I added the bold to that. 65 C = 149 F = 338 K.

archangle wrote:Remember the 1976 legionnaire's disease outbreak from a cooling tower?


I vaguely remember it happening at the time. July 1976-- I was 10 years old, living in a suburb of Pittsburgh PA, ready to start fifth grade, much more concerned about whether my friends would be in the same class as me than in national news and also insulated from the larger world by the lack of access to television.

I do remember my father going on a business trip shortly after that outbreak and me being worried about him contracting and dying from legionairres disease while he was gone. I had enough information to know people at a convention had died and not enough information to know why. So, I figured convention attendance in and of itself put people at risk. :?

Re: Naegleria fowleri , aka Brain Eating Amoeba

Post by GrumpyOne on Mon Aug 22, 2011 12:43 pm

I love all this techno babble. Kelvin, Celsius, Fahrenheit, Cookie -- some of the greatest scientific minds of our age brought together by a humble one-celled organism. I realize I could take all the precautions on the world, never meet a Naegleria fowleri, and be struck by a meteorite on my 152nd birthday.

Re: Naegleria fowleri , aka Brain Eating Amoeba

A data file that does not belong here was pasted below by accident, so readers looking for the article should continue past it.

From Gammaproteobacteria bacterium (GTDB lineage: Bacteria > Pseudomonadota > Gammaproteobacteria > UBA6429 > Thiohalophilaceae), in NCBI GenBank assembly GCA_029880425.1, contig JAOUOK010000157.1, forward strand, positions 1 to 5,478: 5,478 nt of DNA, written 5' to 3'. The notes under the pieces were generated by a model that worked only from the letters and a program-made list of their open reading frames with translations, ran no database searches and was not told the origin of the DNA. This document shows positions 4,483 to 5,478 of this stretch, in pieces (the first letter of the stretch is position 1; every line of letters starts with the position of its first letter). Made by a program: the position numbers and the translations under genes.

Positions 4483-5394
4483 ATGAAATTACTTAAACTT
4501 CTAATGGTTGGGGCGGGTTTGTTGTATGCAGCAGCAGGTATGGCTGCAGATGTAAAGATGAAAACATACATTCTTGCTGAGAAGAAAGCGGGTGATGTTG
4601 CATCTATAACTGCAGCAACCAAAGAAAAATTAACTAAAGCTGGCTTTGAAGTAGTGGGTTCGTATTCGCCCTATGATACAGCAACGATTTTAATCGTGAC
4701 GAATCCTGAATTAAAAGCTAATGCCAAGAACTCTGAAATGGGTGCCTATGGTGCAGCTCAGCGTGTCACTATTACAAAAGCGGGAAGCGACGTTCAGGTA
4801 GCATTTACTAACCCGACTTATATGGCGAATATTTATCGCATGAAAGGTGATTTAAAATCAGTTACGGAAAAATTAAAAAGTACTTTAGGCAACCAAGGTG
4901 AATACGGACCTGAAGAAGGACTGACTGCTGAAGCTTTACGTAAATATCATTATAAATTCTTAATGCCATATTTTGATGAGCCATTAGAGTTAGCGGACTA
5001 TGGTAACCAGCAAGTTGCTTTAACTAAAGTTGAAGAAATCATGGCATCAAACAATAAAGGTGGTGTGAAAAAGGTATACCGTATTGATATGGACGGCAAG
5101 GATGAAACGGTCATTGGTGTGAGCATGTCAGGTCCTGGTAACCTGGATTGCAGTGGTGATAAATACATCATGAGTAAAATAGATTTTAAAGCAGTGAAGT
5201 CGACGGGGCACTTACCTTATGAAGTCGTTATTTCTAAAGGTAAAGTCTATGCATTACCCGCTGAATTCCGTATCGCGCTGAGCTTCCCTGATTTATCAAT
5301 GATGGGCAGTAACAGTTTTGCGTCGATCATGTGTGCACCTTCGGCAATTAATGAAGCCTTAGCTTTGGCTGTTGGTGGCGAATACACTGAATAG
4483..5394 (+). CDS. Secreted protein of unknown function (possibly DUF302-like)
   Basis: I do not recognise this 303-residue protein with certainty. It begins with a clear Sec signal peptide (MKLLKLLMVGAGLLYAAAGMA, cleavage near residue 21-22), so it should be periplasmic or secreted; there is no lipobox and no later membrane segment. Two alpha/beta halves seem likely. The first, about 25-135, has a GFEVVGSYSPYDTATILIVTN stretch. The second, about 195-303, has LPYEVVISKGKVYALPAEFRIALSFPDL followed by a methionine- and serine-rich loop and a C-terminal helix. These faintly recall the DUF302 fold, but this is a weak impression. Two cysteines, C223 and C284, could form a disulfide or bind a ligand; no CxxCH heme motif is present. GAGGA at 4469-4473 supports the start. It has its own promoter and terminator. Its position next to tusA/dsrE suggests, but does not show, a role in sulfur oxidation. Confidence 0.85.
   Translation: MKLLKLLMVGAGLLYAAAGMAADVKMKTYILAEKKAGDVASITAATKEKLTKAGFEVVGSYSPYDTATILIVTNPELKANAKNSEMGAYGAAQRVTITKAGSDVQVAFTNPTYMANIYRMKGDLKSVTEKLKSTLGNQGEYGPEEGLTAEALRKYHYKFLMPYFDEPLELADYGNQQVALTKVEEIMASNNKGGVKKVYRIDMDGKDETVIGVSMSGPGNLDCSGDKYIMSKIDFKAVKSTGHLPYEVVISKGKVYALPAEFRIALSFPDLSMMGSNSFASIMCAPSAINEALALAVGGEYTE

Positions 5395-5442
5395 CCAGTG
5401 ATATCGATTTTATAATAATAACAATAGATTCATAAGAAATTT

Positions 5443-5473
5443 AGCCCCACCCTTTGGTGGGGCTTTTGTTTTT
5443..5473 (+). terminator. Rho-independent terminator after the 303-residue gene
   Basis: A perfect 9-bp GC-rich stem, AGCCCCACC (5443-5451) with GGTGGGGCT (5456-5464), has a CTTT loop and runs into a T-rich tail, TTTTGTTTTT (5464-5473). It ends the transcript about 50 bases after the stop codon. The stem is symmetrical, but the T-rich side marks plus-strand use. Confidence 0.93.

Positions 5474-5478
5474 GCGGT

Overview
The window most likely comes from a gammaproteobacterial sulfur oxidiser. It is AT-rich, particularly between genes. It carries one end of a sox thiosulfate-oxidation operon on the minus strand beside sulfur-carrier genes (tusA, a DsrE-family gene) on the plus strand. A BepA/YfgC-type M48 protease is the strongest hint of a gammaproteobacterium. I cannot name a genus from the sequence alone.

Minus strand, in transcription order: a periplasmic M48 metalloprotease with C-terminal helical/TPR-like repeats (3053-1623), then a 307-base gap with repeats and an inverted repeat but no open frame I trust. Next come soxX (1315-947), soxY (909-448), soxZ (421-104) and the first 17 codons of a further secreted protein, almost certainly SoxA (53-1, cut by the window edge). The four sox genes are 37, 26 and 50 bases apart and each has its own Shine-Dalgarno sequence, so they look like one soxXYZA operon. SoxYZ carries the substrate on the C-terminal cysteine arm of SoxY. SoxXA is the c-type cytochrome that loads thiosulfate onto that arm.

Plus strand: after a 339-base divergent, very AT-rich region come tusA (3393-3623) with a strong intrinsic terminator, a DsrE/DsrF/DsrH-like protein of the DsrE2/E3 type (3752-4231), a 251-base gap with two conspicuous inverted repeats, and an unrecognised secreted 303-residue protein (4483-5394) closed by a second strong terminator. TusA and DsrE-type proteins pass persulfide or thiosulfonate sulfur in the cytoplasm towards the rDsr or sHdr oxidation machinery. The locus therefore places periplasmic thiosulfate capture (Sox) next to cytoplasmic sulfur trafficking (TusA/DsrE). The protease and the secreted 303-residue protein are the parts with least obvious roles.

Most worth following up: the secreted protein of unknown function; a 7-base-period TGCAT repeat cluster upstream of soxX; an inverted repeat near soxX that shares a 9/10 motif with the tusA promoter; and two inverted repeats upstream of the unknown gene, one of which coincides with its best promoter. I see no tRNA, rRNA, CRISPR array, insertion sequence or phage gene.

Post by Paper_Nanny on Mon Aug 22, 2011 12:29 pm

RandyJ wrote:I agree that "twice as hot" is misleading, because in Celsius 100 is more than 2 x 47, but in Fahrenheit 212 is not more than 2 x 116.6. I am sure a chemist would say that such expressions ("twice as hot") are meaningless out of context and I shouldn't have used it. It works in cookies, though. If you have 1 cookie and I give you another, you will have 2 cookies (twice as many as before!)


I think the Kelvin scale would be the temperature equivalent of the Cookie scale, as both are based on a point of absolute zero. Zero cookies is zero cookies. Zero Kelvin is zero thermal motion.

Re: Naegleria fowleri , aka Brain Eating Amoeba

Post by RandyJ on Mon Aug 22, 2011 7:54 am

archangle wrote:
RandyJ wrote:
It seems that this amoeba is found in waters cooler than 47 degrees Celsius (acc to CDC), so is it logical to extrapolate that water more than twice that hot (boiling = 100 deg C) would kill it? I'm guessing yes...


No. Just because it doesn't grow in 47C water doesn't mean it will die in 47C water. It probably won't grow in 0C water either, but that doesn't mean it will die in it. Some organisms will form spores if they don't like the environment and come back to "life" when the environment gets better.

By the way, 100C is not twice as hot as 50C. Would you say 2C is twice as hot as 1C? How about if you state it in Fahrenheit? Is 35.6 degrees F twice as hot as 33.8F?

Naegleria probably DOES die at 100C. I just haven't seen "sure kill" numbers for Naegleria yet. Since it's an amoeba, and we're used to bacteria or viruses as "germs," our "gut feel" about killing by boiling can't be trusted.

By the way, where did the 47C number come from?


Sorry if I made an error... I did say "I'm guessing" not "I'm sure."

I agree that "twice as hot" is misleading, because in Celsius 100 is more than 2 x 47, but in Fahrenheit 212 is not more than 2 x 116.6. I am sure a chemist would say that such expressions ("twice as hot") are meaningless out of context and I shouldn't have used it. It works in cookies, though. If you have 1 cookie and I give you another, you will have 2 cookies (twice as many as before!) So it is twice as hot in Celsius but not in Fahrenheit. :)